This means that all throughout life's history evolution has not remained same, it itself changes with time to time. See, this is a two way process: evolution changes the organism so that it tries to become perfect for existing environment. But an organism is not separate from environment; it is very well a part of environment. It changes and modifies the environment constantly. Thus, evolution in altered environment doesn't work in the same way. Thus, evolution has been changed. If there is more than one organism in a particular environment, each affects the environment in his own way. So there is more complex change in environment. Each changes the environment in his own way and thus affecting the process of evolution which applies to all organisms in that environment.

The only species which has had major affect on metaevolution has been undoubtedly, Humans!! I say this because humans, thanks to their evolved brains, developed great tools and techniques to alter environments. These all stories of mass extinctions of rare species are demonstrations of nothing but meta-evolution. The humans have changed the course of evolution; therefore, the incapable species don't fit into the environment anymore. Thus they die. I don't see anything wrong with it, but the point is that an organism (us) may change the environment to such an extent which even removes his own food source. Thus the organism is doomed to die.

Meta-evolution is even more interesting concept than evolution. And this is because it involves a complex interplay between organism, environment and evolution itself. Metaevolution may also be influenced by external events such as change in climatic conditions (change of earth from a violent to an earthly place), meteor collision (it wiped out dinosaurs), etc. I wonder what would have been life today if dinosaurs didn't go extinct. Would humans still have arisen???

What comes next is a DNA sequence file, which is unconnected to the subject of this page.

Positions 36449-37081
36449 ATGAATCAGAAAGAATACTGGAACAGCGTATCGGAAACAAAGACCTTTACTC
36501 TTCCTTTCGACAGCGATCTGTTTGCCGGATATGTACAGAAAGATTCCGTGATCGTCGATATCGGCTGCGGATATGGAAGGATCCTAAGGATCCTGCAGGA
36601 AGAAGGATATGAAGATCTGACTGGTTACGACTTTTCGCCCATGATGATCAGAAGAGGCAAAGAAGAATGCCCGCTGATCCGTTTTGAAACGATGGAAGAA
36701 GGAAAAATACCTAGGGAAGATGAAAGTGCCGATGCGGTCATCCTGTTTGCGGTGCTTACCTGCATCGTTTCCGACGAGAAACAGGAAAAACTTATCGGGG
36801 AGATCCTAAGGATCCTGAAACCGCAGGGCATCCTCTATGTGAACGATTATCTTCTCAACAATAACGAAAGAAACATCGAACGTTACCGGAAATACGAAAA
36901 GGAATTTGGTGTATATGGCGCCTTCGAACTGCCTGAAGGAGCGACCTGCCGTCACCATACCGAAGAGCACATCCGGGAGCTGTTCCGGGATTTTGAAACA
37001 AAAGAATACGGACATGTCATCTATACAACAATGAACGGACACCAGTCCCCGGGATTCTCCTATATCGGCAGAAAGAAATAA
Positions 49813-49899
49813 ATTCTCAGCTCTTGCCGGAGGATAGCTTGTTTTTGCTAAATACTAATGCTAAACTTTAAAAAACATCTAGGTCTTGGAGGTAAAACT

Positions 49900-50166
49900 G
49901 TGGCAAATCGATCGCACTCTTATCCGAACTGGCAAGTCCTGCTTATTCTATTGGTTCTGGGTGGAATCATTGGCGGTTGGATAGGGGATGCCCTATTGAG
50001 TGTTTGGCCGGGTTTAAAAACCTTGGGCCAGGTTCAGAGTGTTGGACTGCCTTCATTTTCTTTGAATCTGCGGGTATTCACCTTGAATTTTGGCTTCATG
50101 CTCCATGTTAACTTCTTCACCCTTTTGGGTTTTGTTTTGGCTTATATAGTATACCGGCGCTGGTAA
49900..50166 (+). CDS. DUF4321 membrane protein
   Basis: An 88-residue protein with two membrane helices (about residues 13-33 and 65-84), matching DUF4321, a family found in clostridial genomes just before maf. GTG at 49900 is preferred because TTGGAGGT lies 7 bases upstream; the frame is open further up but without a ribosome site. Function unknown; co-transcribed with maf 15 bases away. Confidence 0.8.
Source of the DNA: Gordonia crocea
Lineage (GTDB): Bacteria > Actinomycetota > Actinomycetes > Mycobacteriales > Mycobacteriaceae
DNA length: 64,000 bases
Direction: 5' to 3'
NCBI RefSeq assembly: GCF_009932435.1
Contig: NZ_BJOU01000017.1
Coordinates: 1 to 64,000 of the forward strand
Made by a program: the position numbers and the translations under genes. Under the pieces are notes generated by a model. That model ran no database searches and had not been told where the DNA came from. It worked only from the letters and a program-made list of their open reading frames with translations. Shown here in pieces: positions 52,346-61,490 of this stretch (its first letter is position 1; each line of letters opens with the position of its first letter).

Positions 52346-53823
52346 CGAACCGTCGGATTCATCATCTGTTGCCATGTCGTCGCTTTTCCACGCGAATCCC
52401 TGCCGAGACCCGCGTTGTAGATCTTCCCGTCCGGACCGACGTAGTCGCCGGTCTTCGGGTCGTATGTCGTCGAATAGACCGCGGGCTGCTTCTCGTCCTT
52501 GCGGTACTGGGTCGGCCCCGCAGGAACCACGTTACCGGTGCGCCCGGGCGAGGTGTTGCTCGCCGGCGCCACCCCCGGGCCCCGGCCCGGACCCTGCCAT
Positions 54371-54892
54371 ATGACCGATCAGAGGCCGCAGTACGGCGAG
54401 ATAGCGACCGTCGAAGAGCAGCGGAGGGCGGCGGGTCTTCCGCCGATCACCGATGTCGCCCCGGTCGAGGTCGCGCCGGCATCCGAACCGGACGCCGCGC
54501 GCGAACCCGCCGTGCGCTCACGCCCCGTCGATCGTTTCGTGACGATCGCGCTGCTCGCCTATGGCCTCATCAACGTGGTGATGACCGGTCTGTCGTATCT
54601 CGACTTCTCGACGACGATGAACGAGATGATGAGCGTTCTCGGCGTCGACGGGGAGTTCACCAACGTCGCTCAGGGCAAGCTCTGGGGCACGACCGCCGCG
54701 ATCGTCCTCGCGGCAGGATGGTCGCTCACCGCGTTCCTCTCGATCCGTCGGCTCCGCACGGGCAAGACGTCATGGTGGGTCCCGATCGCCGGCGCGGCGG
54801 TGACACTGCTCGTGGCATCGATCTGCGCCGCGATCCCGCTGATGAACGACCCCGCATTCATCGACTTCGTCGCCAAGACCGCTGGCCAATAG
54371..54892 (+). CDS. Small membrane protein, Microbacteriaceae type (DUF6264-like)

See, we can very well say that life is helping in the evolution of environment on earth rather than the other way. But it is all the same thing in light of metaevolution. It doesn't matter if we say if organism changes environment or environment changes organism, the fact is that there is a constant change between the two. And due to the change the evolution itself evolves.

But, does evolution also follows the same rules such as survival of the fittest. Maybe, we can know the answer if we can see the affect same organisms on two radically different environments such as two different planets (if life exists beyond earth). Or, we may very well compare the different aspects of metaevolution on a computer simulation. In my view, the essence of evolution in extreme places such as hot-springs or glaciers is very much different than we see at other places on earth. How is the evolution different there? It has been suggested by the researchers that the conditions of Hydrothermal Systems represent early conditions of earth. So by studying, the evolution there we might notice how the evolution has been shaped on the earth. But I truly metaevolution needs more thought and study. But if it is true, we see that evolution has evolved into an entirely different species at places where life exists on the edge.

Can there be metametaevolution?? Yes, of course we can do anything on computer simulations. Or if alternate universes exist!!!